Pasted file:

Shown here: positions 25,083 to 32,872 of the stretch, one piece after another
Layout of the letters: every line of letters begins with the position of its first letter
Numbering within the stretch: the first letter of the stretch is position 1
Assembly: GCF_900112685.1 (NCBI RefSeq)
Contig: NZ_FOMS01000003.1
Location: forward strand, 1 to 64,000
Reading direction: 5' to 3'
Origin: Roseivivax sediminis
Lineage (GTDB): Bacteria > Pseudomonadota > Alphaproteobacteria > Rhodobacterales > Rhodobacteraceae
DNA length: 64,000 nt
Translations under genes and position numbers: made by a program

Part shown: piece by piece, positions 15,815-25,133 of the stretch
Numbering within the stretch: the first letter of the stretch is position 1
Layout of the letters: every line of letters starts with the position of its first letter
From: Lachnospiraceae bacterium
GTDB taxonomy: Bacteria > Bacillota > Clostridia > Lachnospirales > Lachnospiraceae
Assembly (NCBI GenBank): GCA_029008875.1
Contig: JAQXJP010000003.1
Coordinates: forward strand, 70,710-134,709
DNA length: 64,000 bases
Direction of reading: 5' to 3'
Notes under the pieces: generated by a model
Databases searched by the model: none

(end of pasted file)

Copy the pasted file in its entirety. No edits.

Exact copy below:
Shown here: positions 25,083 to 32,872 of the stretch, one piece after another
Layout of the letters: every line of letters begins with the position of its first letter
Numbering within the stretch: the first letter of the stretch is position 1
Assembly: GCF_900112685.1 (NCBI RefSeq)
Contig: NZ_FOMS01000003.1
Location: forward strand, 1 to 64,000
Reading direction: 5' to 3'
Origin: Roseivivax sediminis
Lineage (GTDB): Bacteria > Pseudomonadota > Alphaproteobacteria > Rhodobacterales > Rhodobacteraceae
DNA length: 64,000 nt
Translations under genes and position numbers: made by a program

Part shown: piece by piece, positions 15,815-25,133 of the stretch
Numbering within the stretch: the first letter of the stretch is position 1
Layout of the letters: every line of letters starts with the position of its first letter
From: Lachnospiraceae bacterium
GTDB taxonomy: Bacteria > Bacillota > Clostridia > Lachnospirales > Lachnospiraceae
Assembly (NCBI GenBank): GCA_029008875.1
Contig: JAQXJP010000003.1
Coordinates: forward strand, 70,710-134,709
DNA length: 64,000 bases
Direction of reading: 5' to 3'
Notes under the pieces: generated by a model
Databases searched by the model: none